Witness and the Call to Action
Personal reflection and action are vital and necessary components of the social work for change that must take place - and be maintained - to answer social injustice. But just as personal reflection does not necessarily result in more ethical action, crisis alone does not insure, or even necessarily call for, action. In fact, the deliberate provocation of crisis to overcome student apathy may simply foreclose the trauma narrative's complexity as students ever more urgently seek "the truth about what happened." Bringing students through such a crisis is as likely to give students a facile, self-congratulatory certainty that they "know all about" whatever trauma is addressed as it is to spur the students to action.
And action is not, of course, in and of itself a good. In the wake of September 11th, the clearest call to action was the call to make war: the more complex call for peace, a call to resist both action and repetition, to wait, reflect, mourn - in short, to bear witness to the event - was easily vilified as passivity. (This was, as always, a highly gendered critique. Indeed, outside of any specific example, we might be wary of the opposition between good action and bad passivity itself, given the consistent alignment and valorization of masculinity and strength with activity versus the excoriation/enforcement of weak, feminine passivity.) The Bush Administration's generalized "war against terrorism" has worked to keep the initial crisis - and the mandate to rule with a free hand - fresh with a series of "alerts" and warnings that allow the populace to feel poised for action at the shortest notice even as they are paralyzed by exactly that position of crisis.
Clinicians have long noted that trauma seems "infectious," that it has an uncanny virus-like ability replicate itself. Those caught up in its field often find themselves acting out variations on the roles of perpetrator or victim. Bystanders who find the "passivity" of witnessing unbearable, who wish to leap into action, too often leap into repetition instead. When we disarticulate trauma from crisis in the literature classroom, we open up the possibility for seeing the potentially endless processes of reading and reflection, the repetitive forgetting and relearning, the writing and re-writing, the slow acceptance of ambiguity, ambivalence and relativity, and the rejection of simple truths and transparency, as one way to practice performing this unbearable task. Without denying the great need for social action, we can make explicit the valuable ways in which learning and teaching can help us to resist action, the ways in which they invite us to trade that need to act for a kind of reading and reflection that increases the possibility of bearing witness when we do act.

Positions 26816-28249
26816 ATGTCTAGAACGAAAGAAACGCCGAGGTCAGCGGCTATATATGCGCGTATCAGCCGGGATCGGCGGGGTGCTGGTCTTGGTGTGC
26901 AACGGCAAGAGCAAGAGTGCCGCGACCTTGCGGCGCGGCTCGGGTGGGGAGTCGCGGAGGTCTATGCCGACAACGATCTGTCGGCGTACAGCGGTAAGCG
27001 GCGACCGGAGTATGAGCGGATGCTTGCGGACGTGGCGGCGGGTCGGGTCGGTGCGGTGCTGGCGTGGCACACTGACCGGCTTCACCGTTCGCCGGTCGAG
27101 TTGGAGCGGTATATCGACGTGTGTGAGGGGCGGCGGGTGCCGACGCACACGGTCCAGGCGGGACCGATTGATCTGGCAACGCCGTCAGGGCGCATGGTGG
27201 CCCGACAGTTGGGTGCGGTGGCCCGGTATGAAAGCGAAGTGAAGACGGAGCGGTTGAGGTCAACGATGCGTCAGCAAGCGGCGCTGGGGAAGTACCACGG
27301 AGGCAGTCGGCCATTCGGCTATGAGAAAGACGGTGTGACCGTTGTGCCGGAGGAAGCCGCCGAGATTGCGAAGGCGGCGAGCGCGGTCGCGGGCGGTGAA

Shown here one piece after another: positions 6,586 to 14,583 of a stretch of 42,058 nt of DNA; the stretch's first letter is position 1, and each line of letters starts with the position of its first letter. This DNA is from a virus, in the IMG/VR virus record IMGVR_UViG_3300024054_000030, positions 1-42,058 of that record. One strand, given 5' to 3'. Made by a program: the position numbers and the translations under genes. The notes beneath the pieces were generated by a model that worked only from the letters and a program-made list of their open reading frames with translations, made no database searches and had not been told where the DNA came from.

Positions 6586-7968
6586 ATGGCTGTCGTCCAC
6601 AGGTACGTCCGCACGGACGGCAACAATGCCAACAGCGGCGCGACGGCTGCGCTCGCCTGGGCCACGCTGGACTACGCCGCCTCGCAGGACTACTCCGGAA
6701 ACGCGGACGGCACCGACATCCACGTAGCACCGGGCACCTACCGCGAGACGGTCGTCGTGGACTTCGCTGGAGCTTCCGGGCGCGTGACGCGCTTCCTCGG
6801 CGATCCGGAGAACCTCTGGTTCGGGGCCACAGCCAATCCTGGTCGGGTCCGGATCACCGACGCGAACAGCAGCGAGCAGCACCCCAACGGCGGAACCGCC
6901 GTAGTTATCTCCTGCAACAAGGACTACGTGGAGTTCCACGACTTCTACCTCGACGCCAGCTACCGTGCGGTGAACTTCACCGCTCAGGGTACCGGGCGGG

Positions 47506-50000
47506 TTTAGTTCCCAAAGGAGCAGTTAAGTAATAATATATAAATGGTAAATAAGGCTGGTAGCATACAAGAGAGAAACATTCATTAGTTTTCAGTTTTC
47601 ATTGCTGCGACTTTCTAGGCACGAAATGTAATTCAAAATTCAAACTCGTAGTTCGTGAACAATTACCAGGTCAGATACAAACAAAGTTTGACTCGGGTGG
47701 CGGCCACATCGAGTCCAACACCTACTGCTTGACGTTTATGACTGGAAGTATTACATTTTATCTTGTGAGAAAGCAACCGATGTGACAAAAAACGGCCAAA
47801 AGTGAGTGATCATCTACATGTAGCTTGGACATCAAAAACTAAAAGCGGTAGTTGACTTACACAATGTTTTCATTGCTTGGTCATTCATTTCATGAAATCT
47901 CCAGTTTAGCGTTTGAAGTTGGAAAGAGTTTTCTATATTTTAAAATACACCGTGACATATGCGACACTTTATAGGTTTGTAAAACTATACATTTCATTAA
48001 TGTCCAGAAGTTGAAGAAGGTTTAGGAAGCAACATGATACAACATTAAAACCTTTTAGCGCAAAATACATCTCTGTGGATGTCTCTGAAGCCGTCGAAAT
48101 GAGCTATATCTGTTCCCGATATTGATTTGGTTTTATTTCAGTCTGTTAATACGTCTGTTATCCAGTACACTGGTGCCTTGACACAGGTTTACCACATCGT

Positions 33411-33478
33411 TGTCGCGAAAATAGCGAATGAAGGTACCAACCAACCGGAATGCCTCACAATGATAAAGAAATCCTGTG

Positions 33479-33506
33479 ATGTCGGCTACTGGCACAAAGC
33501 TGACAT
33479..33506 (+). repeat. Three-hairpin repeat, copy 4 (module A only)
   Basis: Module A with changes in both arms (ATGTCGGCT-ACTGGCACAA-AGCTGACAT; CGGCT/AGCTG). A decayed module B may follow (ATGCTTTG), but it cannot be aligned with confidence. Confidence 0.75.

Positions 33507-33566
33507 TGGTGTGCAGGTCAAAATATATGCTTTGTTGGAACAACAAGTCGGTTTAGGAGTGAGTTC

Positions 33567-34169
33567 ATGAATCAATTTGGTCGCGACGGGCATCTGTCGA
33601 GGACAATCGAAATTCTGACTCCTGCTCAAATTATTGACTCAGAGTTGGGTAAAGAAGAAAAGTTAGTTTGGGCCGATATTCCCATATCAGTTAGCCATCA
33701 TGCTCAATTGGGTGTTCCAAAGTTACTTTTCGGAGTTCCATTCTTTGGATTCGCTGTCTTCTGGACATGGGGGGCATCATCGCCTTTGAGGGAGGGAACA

Most teachers are familiar with a kind of faith that is fundamental to taking up the burden of witness: the faith that teaching has an effect, and that learning works, subtly, deeply, over the long term. We are rarely able to track out students for any great length of time, and even when we can, the "results" of any change in political philosophy or actions taken can hardly be attributed directly to any one class or person given the complexity of such thinking processes, even when the students themselves make the attribution. In fact, the insistent rhetoric that links social action to crisis may point less to the necessity for such a method in the classroom than it does to a crisis of faith: a desire for visible proof within the brief time span of a semester that something has happened - some kind of action/activism has taken place, the teacher has achieved her or his aim of transformation through learning.
Perhaps most importantly, such "proof" salves the double bind teachers of literary testimony and other social justice driven courses find ourselves in when we try to serve the twin imperatives that govern our work: to bear witness to truths that are actively repressed by mainstream discourse; and to honor both the complexity of the texts we teach, and of our students, who are often deeply allied with mainstream discourse. When we teach through crisis we throw our weight to the side of heroic simplicity. Students reeling from shock don't look to their subject as much as they do up at the teacher, waiting for direction, an answer. (That is, when they don't personalize the debate and make that teacher the target of their anger.) In addition to limiting students' freedom and their power to think for themselves, such a strategy depends almost wholly on an individual teacher's time and energy, valuable resources only occasionally equal to the task of single-handedly raising the consciousness of an entire class.